“We don’t say that in Australia,” he scoffed, before looking up its definition.
“Let’s see if you’re using it right.” During my first year in Hong Kong, after quickly realising that men expect me – as a Filipina – to be warm, open and flirty, there was a period when I would try to avoid saying where I was from.
While drinking with some friends one Wednesday night in Hong Kong, I refused to talk to a Japanese man who was trying to chat to me.
As I walked away, his friends followed and tried shoving a thousand Hong Kong dollars in my face, as if that would change my mind.
I am not ashamed to say it, but often I have to mentally brace myself after my country of origin comes up in conversation.
A few days back, in Tokyo, an Australian man – a friend of a friend, whom I met at a birthday event – turned passive-aggressive on me when I refused to pander to him, as he was clearly expecting something else.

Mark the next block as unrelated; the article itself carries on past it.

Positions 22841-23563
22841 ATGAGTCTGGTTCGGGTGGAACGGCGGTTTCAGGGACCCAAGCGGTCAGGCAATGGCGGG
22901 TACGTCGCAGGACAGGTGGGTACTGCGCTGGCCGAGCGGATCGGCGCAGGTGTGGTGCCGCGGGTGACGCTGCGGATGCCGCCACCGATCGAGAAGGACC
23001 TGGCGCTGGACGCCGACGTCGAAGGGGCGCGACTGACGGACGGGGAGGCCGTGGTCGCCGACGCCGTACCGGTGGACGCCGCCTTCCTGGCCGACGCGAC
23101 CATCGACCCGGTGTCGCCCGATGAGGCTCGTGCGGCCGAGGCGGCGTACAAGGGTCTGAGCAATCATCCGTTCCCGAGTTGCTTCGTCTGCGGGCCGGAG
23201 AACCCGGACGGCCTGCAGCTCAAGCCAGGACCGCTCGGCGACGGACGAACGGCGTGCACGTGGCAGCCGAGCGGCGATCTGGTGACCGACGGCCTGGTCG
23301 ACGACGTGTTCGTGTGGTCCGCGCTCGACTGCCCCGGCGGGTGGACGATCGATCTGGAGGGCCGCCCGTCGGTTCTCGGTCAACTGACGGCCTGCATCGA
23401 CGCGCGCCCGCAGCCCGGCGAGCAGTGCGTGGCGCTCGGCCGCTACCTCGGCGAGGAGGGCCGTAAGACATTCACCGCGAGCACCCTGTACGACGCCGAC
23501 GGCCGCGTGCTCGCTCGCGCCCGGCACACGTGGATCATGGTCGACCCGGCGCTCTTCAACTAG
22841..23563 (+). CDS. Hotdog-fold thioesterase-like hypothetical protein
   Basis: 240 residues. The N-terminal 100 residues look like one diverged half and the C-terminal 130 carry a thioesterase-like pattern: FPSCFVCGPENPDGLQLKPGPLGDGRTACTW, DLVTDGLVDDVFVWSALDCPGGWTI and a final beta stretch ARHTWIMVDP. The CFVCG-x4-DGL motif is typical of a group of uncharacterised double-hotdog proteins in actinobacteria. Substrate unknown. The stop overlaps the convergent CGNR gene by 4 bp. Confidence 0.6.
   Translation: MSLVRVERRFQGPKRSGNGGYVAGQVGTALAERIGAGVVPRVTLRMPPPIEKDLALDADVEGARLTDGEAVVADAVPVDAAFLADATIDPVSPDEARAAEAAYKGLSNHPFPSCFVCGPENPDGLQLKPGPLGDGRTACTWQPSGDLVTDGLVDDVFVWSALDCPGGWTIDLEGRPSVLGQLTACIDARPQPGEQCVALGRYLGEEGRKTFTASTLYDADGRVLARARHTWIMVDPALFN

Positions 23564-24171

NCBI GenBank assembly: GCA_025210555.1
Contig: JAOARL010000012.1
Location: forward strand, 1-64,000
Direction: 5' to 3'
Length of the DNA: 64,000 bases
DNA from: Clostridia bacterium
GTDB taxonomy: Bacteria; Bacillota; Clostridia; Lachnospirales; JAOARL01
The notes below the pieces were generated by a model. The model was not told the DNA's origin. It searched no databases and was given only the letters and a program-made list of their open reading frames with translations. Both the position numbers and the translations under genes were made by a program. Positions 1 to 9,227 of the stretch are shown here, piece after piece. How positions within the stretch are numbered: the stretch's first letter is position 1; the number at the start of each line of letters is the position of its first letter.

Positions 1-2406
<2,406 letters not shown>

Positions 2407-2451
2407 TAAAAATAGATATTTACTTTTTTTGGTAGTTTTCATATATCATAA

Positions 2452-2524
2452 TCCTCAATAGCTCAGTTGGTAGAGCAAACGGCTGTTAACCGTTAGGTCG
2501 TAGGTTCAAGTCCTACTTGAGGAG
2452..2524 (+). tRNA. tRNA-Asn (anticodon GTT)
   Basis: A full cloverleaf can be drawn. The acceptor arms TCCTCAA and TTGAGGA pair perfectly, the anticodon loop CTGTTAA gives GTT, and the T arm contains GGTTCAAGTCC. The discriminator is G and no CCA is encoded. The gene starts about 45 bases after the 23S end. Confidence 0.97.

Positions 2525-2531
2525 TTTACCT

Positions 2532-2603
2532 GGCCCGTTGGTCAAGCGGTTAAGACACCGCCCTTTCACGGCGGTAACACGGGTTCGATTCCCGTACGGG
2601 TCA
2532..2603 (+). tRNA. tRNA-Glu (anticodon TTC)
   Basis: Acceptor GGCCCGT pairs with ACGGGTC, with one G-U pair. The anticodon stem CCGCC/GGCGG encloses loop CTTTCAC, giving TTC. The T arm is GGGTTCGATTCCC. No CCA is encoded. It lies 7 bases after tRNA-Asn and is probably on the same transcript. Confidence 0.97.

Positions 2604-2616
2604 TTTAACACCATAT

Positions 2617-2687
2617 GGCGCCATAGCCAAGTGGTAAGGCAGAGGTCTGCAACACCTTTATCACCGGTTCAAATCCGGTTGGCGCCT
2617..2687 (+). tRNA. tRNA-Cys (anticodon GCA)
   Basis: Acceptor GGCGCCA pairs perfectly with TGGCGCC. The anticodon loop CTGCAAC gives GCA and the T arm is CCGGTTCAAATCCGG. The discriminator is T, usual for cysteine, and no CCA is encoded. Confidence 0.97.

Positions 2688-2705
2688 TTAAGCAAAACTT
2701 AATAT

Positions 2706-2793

“Bitchy” was one of the words he used in that conversation, during which he also tried to prove that my English was bad after I used a word he didn’t recognise: “repressed”.
Here, we’re seen as opportunistic, gold-digging, lazy, untrustworthy, promiscuous, and dirty. That woman who will be all over men with white skin and/or deep pockets. A foreigner will not see or respect a Filipino woman the same way he will see or interact with a European, Latina, or Australian woman. If it were a Spanish pija (posh girl) they would never come on that way! “I’d love to go back to the Philippines.” I turn my back on the wistful expression on his face, my skin crawling. It is with a sinking feeling that I listen to the beginning of that all-too-familiar speech that has invaded introductory conversations with men (and some women) for most of my twenties. I want to be regarded with more respect and dignity.
On a night out in Madrid, my Spanish girlfriend and I were making our way out of a nightclub. An Irish man I used to date told his officemates about me once. Of course, you can prove them wrong when they get to know you.
She moved to Hong Kong in 2011 and can often be found hiking on the city’s trails or reading at a newly discovered rooftop.